Adult interactive dating game
The game caused debate in the Japanese parliament and was eventually recalled and re-released with the most controversial scenes removed.The industry gradually moved away from proprietary Japanese hardware to the burgeoning DOS platform, and then later in the decade to Windows.The first bishōjo games were not too popular, At the beginning of the genre, almost all the games were pornographic.A notable landmark was Jast's Tenshitachi no gogo (1985), a precursor to the modern dating simulation.Among early bishōjo adventure games it had a degree of polish that previous games lacked.It was also the first to have recognizably modern anime-style artwork: its characters had very large eyes and a tiny nose and mouth but were otherwise basically normally proportioned, characteristics which today are found in virtually all bishōjo games.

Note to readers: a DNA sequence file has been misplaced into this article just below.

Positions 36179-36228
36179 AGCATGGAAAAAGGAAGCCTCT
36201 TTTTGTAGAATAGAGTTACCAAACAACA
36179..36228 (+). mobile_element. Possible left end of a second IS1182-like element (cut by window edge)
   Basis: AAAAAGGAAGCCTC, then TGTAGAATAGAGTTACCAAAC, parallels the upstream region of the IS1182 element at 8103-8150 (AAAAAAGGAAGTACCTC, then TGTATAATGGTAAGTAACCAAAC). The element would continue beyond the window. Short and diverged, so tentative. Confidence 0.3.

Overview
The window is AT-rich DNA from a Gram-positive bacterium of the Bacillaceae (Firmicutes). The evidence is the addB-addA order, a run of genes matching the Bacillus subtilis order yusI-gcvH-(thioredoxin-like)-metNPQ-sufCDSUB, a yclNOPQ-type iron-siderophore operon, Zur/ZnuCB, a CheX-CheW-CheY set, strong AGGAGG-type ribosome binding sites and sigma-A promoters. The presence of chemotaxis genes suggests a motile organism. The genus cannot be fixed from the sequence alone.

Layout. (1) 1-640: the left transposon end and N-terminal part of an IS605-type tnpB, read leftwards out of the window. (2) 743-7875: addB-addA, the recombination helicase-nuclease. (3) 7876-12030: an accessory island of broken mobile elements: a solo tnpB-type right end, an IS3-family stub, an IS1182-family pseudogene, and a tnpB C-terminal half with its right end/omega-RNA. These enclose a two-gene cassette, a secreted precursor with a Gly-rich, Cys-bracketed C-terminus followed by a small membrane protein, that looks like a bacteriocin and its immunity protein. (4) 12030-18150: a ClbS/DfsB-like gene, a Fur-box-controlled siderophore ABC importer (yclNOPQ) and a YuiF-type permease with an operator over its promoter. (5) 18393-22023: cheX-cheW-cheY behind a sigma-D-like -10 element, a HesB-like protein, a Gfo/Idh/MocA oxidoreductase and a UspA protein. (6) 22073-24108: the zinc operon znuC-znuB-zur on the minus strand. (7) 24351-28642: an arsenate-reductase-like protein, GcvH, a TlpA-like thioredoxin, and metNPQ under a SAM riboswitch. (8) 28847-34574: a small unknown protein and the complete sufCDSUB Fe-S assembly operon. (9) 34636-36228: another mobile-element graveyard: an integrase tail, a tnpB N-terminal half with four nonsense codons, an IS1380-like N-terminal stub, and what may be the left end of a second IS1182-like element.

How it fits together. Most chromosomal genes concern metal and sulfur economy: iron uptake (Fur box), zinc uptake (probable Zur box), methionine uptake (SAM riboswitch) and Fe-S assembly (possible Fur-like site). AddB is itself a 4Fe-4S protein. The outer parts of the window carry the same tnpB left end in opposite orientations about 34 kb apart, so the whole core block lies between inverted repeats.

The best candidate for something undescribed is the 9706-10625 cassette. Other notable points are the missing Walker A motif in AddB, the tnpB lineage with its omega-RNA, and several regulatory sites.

Several prefectures began classifying games as obscene and pulling them off the shelves.
These came to national attention in Japan in 1986 with the release by d B-soft of 177, a game where the player takes the role of a rapist.
(The game's title originates from the number of the Japanese law criminalizing rape.) 177 was not actually the first game designed around this premise, but it was unusually explicit.
However, low sales make it likely that other companies will stick with the traditional 2D graphics.
Today the industry has grown, with most publishers making releases for Windows, including download-only files.
Thus free from controversy and fueled by continuing improvement in technology, in the 1990s the bishōjo game industry underwent a decade-long boom.